Chris Heckman is an assistant professor in the Department of Computer Science at CU Boulder who does research on robotic perception, autonomous vehicles, and machine learning. The first time I got to meet Chris was when he and his wife opened up their home to host the graduate student “friendsgiving” celebration last semester. As it turns out, this opportunity was the perfect exhibition of what Chris values and how he shares these values with the department. He is a joy to be around, and his outlook of realistic optimism about the world is energizing. Strike up a lively conversation with Chris by asking him about his radical transition between growing up in Orange County and going to school at Berkeley.
How would you explain your research to a 10-year-old?
“I work on building robots that can understand their world better and react to things going on around it.” More specifically, Chris is also interested in making these robots “do cool things,” and he lights up as he describes possible experiments to test what they might be capable of.
Who is one person who has helped you in some way? How?
Although Chris and his twin brother are really close now, they were very competitive with each other when they were young. Chris attributes this relationship to his competitive and playful nature, to his love of working outdoors and trying new subjects, and to his mentality to keep pushing and never stop learning. His brother has been willing to listen, encouraging of his pursuits, and provided great emotional support.
If you had an alternative career, what would it be?
Chris has always been fascinated by and interested in the ways that government organization solve problems like public transportation and policy issues. He loves that there is a familiar aspect of problem solving in approaching the question “how should we redirect this bike lane?” critically analyzing past approaches, generating new ideas, and quickly experimenting new ideas. This experimental approach to policy is similar to how Chris’s “political hero” FDR approached politics, and the connection between this philosophy and robotic experimentation is evident.
What’s your path in getting to CU Boulder?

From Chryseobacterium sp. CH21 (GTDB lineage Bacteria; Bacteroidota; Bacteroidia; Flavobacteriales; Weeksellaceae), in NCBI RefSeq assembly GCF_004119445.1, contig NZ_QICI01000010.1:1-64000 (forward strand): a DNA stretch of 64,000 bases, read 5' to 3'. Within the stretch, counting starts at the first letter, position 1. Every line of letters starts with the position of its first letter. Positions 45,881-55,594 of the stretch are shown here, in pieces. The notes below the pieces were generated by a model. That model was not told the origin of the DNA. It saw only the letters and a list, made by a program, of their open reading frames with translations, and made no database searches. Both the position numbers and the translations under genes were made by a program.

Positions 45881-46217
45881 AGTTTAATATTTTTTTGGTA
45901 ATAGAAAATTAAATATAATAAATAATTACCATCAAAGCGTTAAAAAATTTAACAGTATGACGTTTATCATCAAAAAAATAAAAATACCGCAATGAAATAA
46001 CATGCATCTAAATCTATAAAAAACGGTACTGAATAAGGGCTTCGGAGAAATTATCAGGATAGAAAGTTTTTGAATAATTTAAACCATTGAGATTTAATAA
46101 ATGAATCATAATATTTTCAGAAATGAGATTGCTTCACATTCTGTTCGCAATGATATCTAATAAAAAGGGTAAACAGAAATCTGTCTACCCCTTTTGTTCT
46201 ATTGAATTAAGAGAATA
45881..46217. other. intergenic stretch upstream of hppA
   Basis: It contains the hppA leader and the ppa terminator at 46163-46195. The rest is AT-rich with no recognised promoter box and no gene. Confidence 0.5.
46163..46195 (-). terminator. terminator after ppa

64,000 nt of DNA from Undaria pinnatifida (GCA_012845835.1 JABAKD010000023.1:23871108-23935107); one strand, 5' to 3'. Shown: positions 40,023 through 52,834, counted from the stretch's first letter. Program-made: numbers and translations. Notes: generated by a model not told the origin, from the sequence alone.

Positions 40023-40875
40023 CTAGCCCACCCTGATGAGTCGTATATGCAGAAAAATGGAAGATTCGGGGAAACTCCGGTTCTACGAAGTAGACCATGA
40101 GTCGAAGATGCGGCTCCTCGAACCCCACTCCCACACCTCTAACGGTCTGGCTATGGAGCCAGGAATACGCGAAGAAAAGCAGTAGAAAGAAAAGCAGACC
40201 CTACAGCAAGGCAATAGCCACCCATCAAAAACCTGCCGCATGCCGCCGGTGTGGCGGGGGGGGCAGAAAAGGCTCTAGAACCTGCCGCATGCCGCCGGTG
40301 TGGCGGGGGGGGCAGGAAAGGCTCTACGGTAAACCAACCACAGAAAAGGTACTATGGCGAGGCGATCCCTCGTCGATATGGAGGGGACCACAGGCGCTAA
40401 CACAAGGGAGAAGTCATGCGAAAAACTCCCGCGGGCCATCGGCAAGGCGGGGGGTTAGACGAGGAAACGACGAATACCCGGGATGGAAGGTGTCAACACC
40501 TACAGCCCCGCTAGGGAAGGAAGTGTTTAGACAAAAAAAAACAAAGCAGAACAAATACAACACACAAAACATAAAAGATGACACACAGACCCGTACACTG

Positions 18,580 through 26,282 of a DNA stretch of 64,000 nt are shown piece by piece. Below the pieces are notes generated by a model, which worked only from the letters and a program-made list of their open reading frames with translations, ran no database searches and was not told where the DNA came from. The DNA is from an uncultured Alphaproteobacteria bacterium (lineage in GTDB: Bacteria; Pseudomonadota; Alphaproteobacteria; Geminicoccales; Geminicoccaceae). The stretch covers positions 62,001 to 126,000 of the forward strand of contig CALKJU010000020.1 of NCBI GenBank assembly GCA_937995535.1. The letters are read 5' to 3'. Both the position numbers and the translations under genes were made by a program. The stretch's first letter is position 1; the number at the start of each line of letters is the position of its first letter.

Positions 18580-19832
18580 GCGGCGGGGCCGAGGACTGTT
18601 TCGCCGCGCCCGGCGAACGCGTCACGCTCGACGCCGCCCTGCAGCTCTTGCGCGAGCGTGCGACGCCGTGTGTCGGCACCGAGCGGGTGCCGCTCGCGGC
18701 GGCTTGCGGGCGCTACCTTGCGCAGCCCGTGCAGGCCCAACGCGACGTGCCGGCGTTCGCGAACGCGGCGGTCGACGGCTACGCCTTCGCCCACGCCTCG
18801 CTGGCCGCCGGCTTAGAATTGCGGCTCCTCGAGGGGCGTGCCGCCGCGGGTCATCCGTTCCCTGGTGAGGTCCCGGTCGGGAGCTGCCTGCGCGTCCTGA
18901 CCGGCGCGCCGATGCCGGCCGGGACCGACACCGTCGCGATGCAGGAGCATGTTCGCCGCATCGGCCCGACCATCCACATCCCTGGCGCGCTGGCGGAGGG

Chris grew up in Orange County, CA before moving to Berkeley for his BS in Mechanical Engineering. Nobody in his family had a college degree, let alone a PhD, so when people around him talked about research Chris had no idea what they meant. It wasn’t until he worked on a project with his favorite professor that he realized he loved research. The professor suggested that he go on to graduate school. Although Chris wasn’t sure he could do this at the time, he stressed that now he knows anyone can. He continued his studies in the applied mathematics department at Cornell in the theoretical and applied mechanics program. Chris did his postdoc at the Naval Research Laboratory in DC before becoming a research scientist at CU Boulder in the robotic perception group. Early in his job search for tenure-track positions, he received an offer for a position here and accepted. Lucky us!
What part of your work do you wish everyone in the world knew?
“Robots are not taking over the world anytime soon.” Chris is confident that, although things are changing and developing rapidly, this is not going to happen. “When it comes to where we are today, even the best robots can’t open doors.” Still worried? Chris suggests googling “DARPA robot fails” for heartening evidence.
What about what you do makes you most excited?
Chris loves and appreciates the research interactions he gets to have while talking with students, brainstorming, and thinking of new possibilities, while still being pragmatic about what they can accomplish. “I think it’s so easy in a competitive environment like school to forget that everyone is smart.” Chris points out that the team of people with whom we get to work with in academia is unique in that everyone is equally suited to tackle and solve a problem. “I feel so lucky my group can be filled with brilliant minds that I get to come to work and interact with every day.”
What are three improbable facts about you?
Chris plays the saxophone and he didn’t start programming until college (evidence that you don’t have to start young to succeed). For a period of three months between completing his PhD and beginning his postdoc, Chris worked at J Crew during the Christmas season.